This is a unique opportunity to join IBRRC’s esteemed corps of wildlife professionals who have helped earn them global recognition as the ‘gold standard’ in oiled wildlife rescue and rehabilitation. Those interested are asked to first review the requirements for participation, available on IBRRC’s website, before applying. See: Oil Spill response Team Training Program

E-mail us for more info: recruitment@ibrrc.org

December 9, 2008

IBRRC activated in Santa Barbara oil leak

Three members of IBRRC’s oil response team have been dispatched to a small oil leak off the coast of Santa Barbara. At least 1,134 gallons (27 barrels) were reportedly spilled on Sunday, December 7, 2008.

No oiled birds have been found. On Tuesday team leaders from the Oiled Wildlife Care Network (OWCN) will help coordinate the search for possible oiled animals.

A total of 882 gallons that spilled has been recovered. The spill is near Platform A in the Santa Barbara Channel about six miles offshore of Summerland. The company operating the platform, DCOR LLC, reported the spill Sunday morning when workers noticed an oily sheen around the platform. See map below.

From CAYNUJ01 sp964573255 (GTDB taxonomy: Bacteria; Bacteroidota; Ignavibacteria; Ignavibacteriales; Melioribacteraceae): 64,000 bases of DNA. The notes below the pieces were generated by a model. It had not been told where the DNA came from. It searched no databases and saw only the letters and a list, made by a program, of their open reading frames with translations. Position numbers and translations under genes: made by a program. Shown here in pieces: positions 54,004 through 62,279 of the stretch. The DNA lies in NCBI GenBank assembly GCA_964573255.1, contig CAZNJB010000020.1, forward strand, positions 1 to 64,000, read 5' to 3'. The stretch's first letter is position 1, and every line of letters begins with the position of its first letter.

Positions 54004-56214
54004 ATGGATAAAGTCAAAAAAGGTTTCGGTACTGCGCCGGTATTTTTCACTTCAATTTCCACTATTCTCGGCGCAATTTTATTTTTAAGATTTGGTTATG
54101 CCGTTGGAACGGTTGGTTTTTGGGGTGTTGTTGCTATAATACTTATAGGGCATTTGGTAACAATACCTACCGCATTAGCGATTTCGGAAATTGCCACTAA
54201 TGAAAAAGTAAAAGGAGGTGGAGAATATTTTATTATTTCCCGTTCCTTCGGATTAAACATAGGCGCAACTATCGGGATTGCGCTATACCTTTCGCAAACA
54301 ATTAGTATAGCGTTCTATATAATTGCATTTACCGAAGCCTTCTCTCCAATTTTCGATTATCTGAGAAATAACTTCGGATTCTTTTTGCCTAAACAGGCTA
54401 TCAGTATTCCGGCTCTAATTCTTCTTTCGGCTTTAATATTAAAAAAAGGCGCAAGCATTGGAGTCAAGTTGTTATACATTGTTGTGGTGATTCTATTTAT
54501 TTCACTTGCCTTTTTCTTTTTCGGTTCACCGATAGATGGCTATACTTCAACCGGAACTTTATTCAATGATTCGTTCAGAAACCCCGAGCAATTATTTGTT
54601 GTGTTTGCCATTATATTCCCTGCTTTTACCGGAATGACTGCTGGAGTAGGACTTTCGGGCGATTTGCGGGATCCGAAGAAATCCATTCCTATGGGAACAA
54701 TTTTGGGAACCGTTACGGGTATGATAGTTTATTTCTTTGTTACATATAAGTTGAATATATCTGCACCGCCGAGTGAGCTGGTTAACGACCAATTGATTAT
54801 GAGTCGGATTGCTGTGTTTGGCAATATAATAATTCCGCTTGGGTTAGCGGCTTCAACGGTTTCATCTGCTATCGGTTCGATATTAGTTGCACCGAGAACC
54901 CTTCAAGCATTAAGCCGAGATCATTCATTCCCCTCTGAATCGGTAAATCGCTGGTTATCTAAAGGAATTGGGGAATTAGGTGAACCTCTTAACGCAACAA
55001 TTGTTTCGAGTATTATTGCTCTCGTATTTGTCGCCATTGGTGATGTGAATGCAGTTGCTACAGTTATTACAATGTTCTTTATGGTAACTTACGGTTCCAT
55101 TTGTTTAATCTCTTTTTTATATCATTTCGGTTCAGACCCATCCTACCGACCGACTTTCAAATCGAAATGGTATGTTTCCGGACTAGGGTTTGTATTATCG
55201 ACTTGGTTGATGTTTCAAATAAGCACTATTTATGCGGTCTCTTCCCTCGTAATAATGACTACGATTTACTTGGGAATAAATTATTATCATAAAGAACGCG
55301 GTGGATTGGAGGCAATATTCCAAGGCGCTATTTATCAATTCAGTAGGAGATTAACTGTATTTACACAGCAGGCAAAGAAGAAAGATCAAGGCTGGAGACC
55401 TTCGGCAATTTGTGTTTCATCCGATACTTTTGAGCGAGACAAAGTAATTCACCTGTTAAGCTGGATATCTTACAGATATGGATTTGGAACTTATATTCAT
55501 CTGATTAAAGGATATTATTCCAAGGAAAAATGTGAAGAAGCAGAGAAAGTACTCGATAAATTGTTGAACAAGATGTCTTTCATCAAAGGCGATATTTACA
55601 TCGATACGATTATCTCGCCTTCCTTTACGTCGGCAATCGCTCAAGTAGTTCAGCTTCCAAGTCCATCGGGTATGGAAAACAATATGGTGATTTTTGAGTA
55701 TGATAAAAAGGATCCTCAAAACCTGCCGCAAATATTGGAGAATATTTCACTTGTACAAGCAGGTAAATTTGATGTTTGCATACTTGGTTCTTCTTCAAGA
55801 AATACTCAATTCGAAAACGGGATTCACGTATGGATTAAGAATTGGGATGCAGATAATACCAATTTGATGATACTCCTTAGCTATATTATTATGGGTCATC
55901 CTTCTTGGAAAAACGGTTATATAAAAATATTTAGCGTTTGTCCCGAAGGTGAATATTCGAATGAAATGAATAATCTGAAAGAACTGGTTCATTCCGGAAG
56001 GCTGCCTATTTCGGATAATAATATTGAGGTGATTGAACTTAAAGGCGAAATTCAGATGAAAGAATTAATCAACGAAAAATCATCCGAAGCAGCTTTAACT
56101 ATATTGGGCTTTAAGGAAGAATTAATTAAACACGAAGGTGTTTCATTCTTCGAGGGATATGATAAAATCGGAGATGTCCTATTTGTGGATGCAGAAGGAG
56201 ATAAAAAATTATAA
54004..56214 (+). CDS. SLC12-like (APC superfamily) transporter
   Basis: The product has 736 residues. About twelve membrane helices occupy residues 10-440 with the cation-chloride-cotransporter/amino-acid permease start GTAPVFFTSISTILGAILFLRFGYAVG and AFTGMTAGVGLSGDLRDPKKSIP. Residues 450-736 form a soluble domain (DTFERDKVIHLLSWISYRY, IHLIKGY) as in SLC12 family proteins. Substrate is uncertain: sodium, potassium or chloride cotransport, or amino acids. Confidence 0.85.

Platform A was the site of the massive January 29, 1969 oil spill. For eleven days, 3 million gallons of crude spewed out of the well, oil workers struggled to cap the rupture. Blown by winds and swells the oil created a 800 square mile slick. See history of spill

Following the 1969 spill, Earth Day was born nationwide. Many people consider the oil spill a major impetus to the modern environmental movement.

News reports:

Los Angeles Times

KSBY-TV

Santa Barbara Indepedent


View Larger Map

July 5, 2008

Uruguay oil spill affects migrating penguins

A recent oil spill in Uruguay is making it tough on migrating penguins and other birds along the coast of this South American country located between Argentina and Brazil. Magellanic Penguins are the most affected by the spill that occurred when two ships collided about 12 miles (20 km) from the port of Montevideo, Uruguay on June 3, 2008.

A joint IFAW/IBRRC Emergency Response Team is on-site and working with other area wildlife rescue groups to help with the logistics and treatment of the oiled birds. A swimming pool at a Punta Del Este beach-side waterpark is being used to help the penguins recuperate.

A total of 139 birds are in house and being cleaned and reconditioned for release back into the wild. This includes three great grebes, 135 Magellanic penguins and one giant petrel.